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Published in Print: August 10, 2005, as Is Formative Assessment Losing Its Meaning?


Is Formative Assessment Losing Its Meaning?

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Formative assessment is now at risk of being understood merely as testing that is done often.

Sometimes the vocabulary we use as educators starts out with one meaning, but morphs over time into something entirely different. We speak, for example, of wanting a curriculum that is aligned, intending that our district and classroom content will be matched to state standards. This alignment would further mean that there would be congruence among the written, taught, and learned curriculum. Enter textbooks, supplemental materials, and software programs, now presented to schools with the promise that publishers’ series or products are aligned to states’ standards. The term “aligned” here becomes relative: In some cases, the correlation is tight and specific; in others, it may be loose to vague. Whatever the level of alignment, it now seems that everything purports to be aligned to everything else, and the term itself begins to lose value, if not meaning.

Standards-based reform started out being about all students’ learning well, about pre-identified content and performance standards, and about student attainment of standards—not seat time. Today, in a form that some argue is greatly debased, it is just as recognizable as what Lorrie Shepard, the dean of the school of education at the University of Colorado at Boulder, has described as a “heavy-handed system of rewards and punishments.”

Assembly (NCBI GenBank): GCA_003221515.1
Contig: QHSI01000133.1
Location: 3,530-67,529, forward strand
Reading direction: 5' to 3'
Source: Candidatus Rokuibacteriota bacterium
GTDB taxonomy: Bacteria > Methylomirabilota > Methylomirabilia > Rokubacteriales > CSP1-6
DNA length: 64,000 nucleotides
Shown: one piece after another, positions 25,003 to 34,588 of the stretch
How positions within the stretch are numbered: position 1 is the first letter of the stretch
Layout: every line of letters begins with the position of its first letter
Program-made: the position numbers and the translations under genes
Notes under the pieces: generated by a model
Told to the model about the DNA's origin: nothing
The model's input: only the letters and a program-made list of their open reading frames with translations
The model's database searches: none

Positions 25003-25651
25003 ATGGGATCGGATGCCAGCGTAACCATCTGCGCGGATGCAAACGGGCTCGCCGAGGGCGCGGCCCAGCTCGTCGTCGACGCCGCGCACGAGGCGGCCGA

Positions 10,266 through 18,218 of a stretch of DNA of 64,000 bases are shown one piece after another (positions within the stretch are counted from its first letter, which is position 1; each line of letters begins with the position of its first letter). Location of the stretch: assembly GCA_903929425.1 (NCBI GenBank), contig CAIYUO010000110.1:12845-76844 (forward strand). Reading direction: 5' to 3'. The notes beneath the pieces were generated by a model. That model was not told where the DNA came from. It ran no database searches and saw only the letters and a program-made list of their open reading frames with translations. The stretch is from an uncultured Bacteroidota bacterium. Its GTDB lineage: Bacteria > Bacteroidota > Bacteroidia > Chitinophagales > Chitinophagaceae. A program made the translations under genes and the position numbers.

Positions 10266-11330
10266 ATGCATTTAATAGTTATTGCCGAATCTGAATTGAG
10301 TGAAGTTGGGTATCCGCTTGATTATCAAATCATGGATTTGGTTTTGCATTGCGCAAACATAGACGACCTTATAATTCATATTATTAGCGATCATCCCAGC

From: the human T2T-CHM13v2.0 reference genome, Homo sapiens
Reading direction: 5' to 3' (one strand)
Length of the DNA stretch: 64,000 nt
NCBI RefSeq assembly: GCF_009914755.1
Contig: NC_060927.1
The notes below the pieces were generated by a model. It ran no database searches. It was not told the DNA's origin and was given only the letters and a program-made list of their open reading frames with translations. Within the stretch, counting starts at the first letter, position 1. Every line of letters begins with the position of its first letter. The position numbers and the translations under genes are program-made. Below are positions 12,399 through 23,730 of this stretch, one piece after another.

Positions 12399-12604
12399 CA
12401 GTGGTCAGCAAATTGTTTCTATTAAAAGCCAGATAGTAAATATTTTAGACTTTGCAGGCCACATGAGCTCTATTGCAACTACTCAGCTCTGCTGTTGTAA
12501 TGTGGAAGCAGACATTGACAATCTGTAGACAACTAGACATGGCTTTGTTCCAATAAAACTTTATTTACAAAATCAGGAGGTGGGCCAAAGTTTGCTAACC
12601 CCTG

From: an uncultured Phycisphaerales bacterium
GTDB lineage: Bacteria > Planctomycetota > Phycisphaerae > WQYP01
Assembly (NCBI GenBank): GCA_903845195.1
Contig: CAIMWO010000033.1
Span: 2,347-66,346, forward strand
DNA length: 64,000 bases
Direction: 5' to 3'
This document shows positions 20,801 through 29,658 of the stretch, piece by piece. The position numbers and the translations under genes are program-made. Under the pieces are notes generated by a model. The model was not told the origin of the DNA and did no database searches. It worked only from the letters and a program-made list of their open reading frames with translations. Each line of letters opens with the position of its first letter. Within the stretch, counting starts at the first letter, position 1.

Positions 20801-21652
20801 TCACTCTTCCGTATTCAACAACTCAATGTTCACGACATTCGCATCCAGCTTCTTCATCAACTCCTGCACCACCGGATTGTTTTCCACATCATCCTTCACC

Currently being reshaped in today’s No Child Left Behind environment is the term formative assessment. It now is at risk of being understood merely as testing that is done often. In some extremes, it is little more than frequent summative assessment: testing that doesn’t originate in the classroom, that creates another mark for the grade book or a set of data to be analyzed, and that, in theory, tracks individual and/or group progress toward the ultimate summative test—the high-stakes test that quantifies the school’s adequate yearly progress.

And that’s the whole point, isn’t it? When this is the way formative assessment is defined and used, clearly what we’re trying to “form” is higher test scores. The need to raise test scores is of course real, and unlikely to go away any time soon. Still, we may want to watch out for what could be sacrificed unintentionally on our way to adequate yearly progress. That is, formative-assessment practices used by classroom teachers to inform—to provide information on what an individual student needs to practice, should be retaught, or is ready to learn next, and how students themselves might become formative users of assessment information.

Good assessment starts with a clear purpose. If a test constructed far from the classroom has as its primary purpose to sort students from highest to lowest, it has some, but only limited, value in shaping what happens next in the classroom. It is even less able to help students decide what steps they can take to improve.